Happy birthday to us. Today, Deadstar turns 12 years old. It’s quite something to consider that we’ve made it this far. Unfortunately though, it’s also time to consider the elephant in the room.
We are struggling
The past two years have badly hurt Deadstar. Our expenses continued, but our income dropped substantially. We make the majority of our sales at shows and conventions, and they haven’t happened. Now that they are starting to run again, there’s such fierce competition that we can’t get into many of our staples. If you were at London MCM last weekend you might have noticed that we, like a lot of familiar faces from the indie comics scene, were absent. That’s not the fault of the organisers: they were overwhelmed by applicants and they curated the best show they could. By all reports we’ve heard, it was an excellent show.
But it’s one we made no money from because we weren’t there. In a usual year, we would attend around 20 shows – and MCM would still make up 10% of our turnover for the year. This year, we lost that.
You might have noticed our calendar is a lot emptier than in past years. That’s down to three reasons: one, we haven’t been able to get into a lot of the large shows; two, a lot of the smaller local shows like Caerphilly Comic Con, or the Cardiff Film and Comic Con haven’t run this year; three, we don’t have the funds necessary to book shows and print titles.
Drawing back the veil a little, it costs us between £50 and £300 to trade at shows, plus travel and accommodation costs. We built up over several years, investing proceeds from one year into being able to pay for the following year and adding extra events to our calendar. Plus, obviously, the costs of running the business and printing things. It would be fair to say that in a given year we had £2500 tied up in event bookings.
Our bank balance is lower than that now.
How Covid hurt us
When the pandemic stopped all shows and public events, we wound down our costs as much as we could. We had to or we’d have folded within the first few months. Websales helped us keep the doors open, but they were only a fraction of the sales we were used to making. For the past two years our costs have exceeded our income.
“But what about business support?”, you might ask.
Unfortunately, each time grants or funding were announced we checked, and for different reasons each time, we didn’t meet the criteria. As such, we’ve gone through the pandemic unsupported.
What does it all mean?
At our most recent show in Swansea we were telling people about our plans to release new titles this year. We’ve got new issues of 7 Shades, Dexter’s Half Dozen, and other projects that have been in the pipeline since before the pandemic. Dolphin Squad III is mid-production (though that’s likely to be a 2023 release by the time Danny is finished with it). Lots of things that we want to release and several more that we want to reprint – but we have a dilemma. If we pay to print them then we can’t afford to attend shows to promote them… and if we try to funnel money into tables at conventions then we’re going to run out of some of our most beloved titles quite quickly (we have less than 10 copies of Dolphin Squad: Heroes of the Sea left) leaving us with gaps on the table and limiting our ability to sell.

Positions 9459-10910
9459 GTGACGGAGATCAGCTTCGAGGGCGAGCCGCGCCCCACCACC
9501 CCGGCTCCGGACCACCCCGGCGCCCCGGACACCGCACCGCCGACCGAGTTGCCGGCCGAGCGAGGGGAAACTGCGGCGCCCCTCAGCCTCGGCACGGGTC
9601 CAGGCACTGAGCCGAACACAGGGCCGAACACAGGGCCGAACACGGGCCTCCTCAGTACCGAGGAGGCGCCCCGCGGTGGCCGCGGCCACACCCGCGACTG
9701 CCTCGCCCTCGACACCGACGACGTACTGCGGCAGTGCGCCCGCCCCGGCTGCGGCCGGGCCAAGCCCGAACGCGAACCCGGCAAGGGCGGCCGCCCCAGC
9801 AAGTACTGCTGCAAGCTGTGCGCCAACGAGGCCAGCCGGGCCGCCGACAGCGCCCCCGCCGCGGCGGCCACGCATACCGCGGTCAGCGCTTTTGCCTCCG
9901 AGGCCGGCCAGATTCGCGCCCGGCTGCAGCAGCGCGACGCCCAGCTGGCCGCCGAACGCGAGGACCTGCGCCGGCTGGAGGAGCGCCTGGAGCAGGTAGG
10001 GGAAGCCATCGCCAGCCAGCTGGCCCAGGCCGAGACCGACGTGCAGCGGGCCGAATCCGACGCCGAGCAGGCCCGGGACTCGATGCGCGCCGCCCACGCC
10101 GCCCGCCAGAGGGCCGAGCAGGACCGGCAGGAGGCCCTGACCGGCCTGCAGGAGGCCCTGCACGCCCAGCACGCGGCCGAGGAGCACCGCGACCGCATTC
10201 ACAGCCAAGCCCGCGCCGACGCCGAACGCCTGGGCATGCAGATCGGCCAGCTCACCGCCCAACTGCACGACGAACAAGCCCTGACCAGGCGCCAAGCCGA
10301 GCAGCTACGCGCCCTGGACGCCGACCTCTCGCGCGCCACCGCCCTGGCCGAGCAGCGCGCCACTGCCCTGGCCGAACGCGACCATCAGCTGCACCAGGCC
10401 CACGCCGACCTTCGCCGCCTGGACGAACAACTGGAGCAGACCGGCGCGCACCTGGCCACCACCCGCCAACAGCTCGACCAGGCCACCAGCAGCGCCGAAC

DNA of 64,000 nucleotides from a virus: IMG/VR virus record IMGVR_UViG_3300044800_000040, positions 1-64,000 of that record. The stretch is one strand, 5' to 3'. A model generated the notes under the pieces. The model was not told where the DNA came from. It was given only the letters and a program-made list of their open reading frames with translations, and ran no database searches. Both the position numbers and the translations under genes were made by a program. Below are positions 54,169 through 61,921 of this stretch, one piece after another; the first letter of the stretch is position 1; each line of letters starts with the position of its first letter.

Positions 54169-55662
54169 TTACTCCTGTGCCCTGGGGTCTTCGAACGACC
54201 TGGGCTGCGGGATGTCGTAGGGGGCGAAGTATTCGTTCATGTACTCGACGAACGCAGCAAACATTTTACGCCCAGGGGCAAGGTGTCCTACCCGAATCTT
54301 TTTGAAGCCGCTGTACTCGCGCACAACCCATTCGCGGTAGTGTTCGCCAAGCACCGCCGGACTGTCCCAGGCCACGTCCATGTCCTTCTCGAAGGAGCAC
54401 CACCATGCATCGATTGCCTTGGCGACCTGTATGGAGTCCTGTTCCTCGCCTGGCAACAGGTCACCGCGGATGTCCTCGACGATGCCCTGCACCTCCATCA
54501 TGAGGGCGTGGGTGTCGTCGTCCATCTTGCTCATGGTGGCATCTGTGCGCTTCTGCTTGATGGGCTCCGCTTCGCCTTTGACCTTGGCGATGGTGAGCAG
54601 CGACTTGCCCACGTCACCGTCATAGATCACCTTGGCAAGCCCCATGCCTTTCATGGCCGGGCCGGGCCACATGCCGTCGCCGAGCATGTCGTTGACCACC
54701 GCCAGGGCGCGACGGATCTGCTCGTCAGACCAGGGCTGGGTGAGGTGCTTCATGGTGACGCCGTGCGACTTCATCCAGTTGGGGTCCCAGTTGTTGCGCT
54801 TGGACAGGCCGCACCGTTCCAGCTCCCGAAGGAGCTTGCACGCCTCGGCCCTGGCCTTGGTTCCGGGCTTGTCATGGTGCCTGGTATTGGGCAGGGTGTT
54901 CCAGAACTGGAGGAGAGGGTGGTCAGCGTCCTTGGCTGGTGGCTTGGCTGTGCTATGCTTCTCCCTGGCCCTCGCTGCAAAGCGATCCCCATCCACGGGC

Is there a solution?
We hope so. It comes in a few different ways: first is a request that if there’s something in our catalogue that you would like to own, please don’t wait for us to be at a show near you. Buy it today from our webstore (and if you’re a fan with particularly deep pockets, consider our True Fan bundle!). Waking up tomorrow knowing that we’ve got a large number of orders to post out would be the best birthday present we could ask for.
Second is considering changing how we launch our titles; for several years we’ve shied away from Kickstarter thinking that we didn’t need it as an established company and that if we ran a campaign we would be taking money away from brand new creators who might not have the resources and reserves we (at the time) had. It’s probably fair to say that the Kickstarter ecosystem has changed since we formed that opinion. From its origin as a place where you could fundraise to make a project possible, it has grown into a pre-ordering site of sorts, where even the most prestigious of creators list their upcoming titles as a way to connect directly with fans.
Historically, we have ensured that we have the finances to fully fund a print run before releasing a title, and have then recouped the costs from sales over time. Kickstarter would change this, granting us the money up front to pay for print runs – but before we go down that route we wanted to consult with you, our fans. Is this a method you’d be happy to support us with?
It would allow us to launch new issues more frequently, and also allow us to focus existing cash on hand for reprints and tables at shows so we can connect in person again. Ultimately, this would allow us to bring you things like this…
… a lot sooner than our current financial situation would otherwise permit.
And that would definitely be a happy birthday gift from us to you!